Do We Have to Wait for a Stock Market Crash Before the Silver Price Goes Up?
Gold prices have started to move up. The gold price has started to beat the Chinese yuan. Geopolitical events are supporting gold, but the silver price should have outperformed gold first. Why hasn’t it?
The silver price also incorporates a less “speculative” component than gold. It benefits from considerable industrial demand. In fact, it’s an unstated expectation that, ideally, silver should not go up too much: doing so would hurt the overall economy.
One explanation for the generally bland performance of precious metals after the big resource rally in 2010-2011 is the emergence of cryptocurrencies and blockchain “products” that have distracted younger investors, the so-called millennials.
Millennials—those born in the 1980s and 1990s—have never experienced a major crash.
They were too young to get caught in the sub-prime crash of 2008. And they are too young to understand what it means to trade with interest rates higher than two percent.
In other words, there’s a whole new generation of investors who have a skewed idea of risk. Indeed, they may have no clue at all about the inherent risk of the stock market—let alone the new instruments that fulfill utopian fantasies like cryptocurrencies.
The silver price, even more than the gold price, has suffered from this overall outlook. It may take a major stock market crash or the next financial crisis for the younger folks to discover the value of precious metals.
What Will It Take for the Silver Price to Move?
Returning to the relationship between the gold and the silver price, there is a perception of harmony, or synchronicity, between the two. The operating word here is “perception.”
Like many aspects of the markets, whether precious metals, stocks, bonds, or any other instrument, perceptions are not rules. Sometimes, the market completely overturns an accepted maxim.
And often, the perception maintains validity, just not the speed. And that’s what, I believe, is happening with the silver price.
The appreciation of gold has not solidified yet. Or, if you prefer, the gold rally has not started yet. Thus, the silver price has not made any significant moves.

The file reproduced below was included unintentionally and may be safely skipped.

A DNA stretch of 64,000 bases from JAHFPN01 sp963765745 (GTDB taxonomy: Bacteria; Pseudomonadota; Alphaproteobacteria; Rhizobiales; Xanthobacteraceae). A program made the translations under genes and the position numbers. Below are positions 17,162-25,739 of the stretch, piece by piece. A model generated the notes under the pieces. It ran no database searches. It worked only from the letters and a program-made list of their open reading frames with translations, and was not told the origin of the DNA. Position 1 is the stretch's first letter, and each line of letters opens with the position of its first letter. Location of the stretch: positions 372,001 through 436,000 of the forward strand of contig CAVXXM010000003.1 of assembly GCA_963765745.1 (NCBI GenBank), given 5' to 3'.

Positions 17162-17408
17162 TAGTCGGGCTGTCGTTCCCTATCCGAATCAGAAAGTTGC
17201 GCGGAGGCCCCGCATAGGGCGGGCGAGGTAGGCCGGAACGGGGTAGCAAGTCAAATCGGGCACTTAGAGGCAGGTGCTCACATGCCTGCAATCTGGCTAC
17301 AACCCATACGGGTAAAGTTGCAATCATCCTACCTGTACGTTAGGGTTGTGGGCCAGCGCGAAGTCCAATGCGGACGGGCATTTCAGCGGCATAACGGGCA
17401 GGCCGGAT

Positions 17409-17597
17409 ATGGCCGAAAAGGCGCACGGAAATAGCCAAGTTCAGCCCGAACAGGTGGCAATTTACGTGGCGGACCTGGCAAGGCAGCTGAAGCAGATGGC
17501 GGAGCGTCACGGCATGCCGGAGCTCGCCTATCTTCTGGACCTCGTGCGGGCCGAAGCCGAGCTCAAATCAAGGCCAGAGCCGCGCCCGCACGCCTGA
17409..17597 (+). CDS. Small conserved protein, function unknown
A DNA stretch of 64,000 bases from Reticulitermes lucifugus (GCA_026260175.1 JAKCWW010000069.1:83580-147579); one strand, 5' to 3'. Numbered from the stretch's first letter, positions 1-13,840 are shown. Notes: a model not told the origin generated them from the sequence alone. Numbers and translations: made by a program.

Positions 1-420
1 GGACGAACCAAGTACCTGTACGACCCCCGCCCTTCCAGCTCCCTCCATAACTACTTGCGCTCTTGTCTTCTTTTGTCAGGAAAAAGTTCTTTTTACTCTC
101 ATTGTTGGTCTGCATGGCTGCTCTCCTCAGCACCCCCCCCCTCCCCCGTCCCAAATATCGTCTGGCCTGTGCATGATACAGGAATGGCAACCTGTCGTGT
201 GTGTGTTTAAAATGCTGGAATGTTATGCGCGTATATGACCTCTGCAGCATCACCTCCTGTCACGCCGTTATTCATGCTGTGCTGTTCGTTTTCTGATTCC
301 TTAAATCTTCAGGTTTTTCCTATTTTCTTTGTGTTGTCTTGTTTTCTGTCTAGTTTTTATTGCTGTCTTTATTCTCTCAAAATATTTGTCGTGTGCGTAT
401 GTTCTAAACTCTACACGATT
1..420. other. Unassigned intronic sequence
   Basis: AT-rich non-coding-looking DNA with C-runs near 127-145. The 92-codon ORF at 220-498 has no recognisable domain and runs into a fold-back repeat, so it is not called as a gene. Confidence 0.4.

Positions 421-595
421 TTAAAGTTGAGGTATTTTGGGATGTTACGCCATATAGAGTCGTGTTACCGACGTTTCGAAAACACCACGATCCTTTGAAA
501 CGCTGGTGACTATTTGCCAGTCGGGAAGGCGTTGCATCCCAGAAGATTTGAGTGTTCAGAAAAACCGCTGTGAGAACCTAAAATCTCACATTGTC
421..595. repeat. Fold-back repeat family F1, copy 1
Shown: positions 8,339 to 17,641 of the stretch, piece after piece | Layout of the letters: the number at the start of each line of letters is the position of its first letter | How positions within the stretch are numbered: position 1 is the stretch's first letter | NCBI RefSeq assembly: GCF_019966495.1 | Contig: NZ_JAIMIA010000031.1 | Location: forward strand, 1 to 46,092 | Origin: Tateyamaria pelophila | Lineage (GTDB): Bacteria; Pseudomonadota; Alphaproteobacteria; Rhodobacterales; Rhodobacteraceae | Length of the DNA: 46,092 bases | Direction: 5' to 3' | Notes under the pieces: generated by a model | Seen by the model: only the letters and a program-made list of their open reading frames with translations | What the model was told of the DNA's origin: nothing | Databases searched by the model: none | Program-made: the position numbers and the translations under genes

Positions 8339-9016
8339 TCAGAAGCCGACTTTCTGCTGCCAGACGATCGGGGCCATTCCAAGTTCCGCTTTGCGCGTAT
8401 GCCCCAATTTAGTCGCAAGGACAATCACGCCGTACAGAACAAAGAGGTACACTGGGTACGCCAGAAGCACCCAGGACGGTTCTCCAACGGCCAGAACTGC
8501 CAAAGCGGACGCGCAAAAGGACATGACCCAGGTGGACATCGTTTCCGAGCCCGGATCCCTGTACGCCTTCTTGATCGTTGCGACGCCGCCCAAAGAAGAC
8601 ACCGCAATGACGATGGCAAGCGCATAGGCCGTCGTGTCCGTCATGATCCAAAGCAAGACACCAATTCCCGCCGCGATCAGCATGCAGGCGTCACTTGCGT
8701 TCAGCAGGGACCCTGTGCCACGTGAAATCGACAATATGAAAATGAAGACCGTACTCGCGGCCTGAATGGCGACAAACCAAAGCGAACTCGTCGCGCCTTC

Therefore, the fact that gold has sped past silver should not prompt concerns. Gold has started to regain strength because of key factors entirely rooted in its role as a safe-haven asset.
An ever more mutable, or temperamental, sentiment on Wall Street has started to shake equity investors’ confidence. And that has woken the appetite for gold, which has sat idle for the past few years.
Yet, the appetite is still at the appetizer stage. That’s why gold has made a small step; it is not yet at the level it was at the start of 2018.
Interest rates have triggered higher-capital market volatility. But the actual—rather than inflation-driven—interest rate has kept gold in the shadows.
The rising U.S. dollar has not helped, even if a now all-but-declared U.S.-China trade war has begun while eurozone instability intensifies.
The general picture, therefore, is that many ingredients contributing to the recipe that typically draws investors to an appreciation of precious metals are coming together.
The inflation factor is what’s slowing down the bullish effect.
The Gold-Silver Ratio
The gold-silver ratio measures investor appetite for silver. The higher the ratio goes (the ratio is based on the price of gold in U.S. dollars per ounce divided by silver), the lower the appetite for silver.
The gold-silver ratio remains around 84. And it has stayed around this level for some time.
Historically, when the ratio remains over 80, investors are undervaluing silver compared to gold. If that ratio drops to 50 or 40, for example, then the opposite is true: silver is overvalued against gold.
The gold-silver price ratio has generally dropped since the 19th century (it was as high as 100 or the equivalent at the peak of gold-backed currencies).
The main reason was that silver has industrial applications—and therefore, its value gets lost in the overall value for all industrial metals, like copper for example. And in general, these metals have suffered from the rising value of the U.S. dollar.
Thus, it should surprise nobody that the silver price has dropped almost nine percent.
The good news is that after falling below $14.00 in mid-September (the lowest since December 2015), it has started to recover, even as the Federal Reserve declared its determination to lift interest rates.
A Bullish Turn for the Silver Price Is Around the Corner
If the dollar’s strength and low demand pushed the silver price down before, something is allowing it to rise again now. Geopolitical concerns have started to influence investors.
They may have gravitated to the U.S. dollar, but the weakness in the stock market has raised questions about the strength of the U.S. economy.
And despite interest rate hikes, the dollar itself is starting to lose its appeal.
Apart from questions about the actual strength of the U.S. economy in the long term, the European Central Bank (ECB) will also start to lift rates in 2019. Thus, the relative strength of the dollar will drop.
Therefore, there’s a change in the trend. The appeal of silver will increase. I expect the silver price to start rebounding and continue to increase in 2019.
If geopolitics and dollar concerns don’t work, all major car manufacturers will start to offer electric vehicles, which should help increase the industrial demand of metals like copper, lithium, and, of course, silver.
It’s not hard to see silver going to $17.00, given that the most bearish price expectations are $14.60 (BMO Capital Markets). Better, in the long term, BMO expects the silver price to hover around $20.00 per ounce with a 60:1 gold-silver ratio.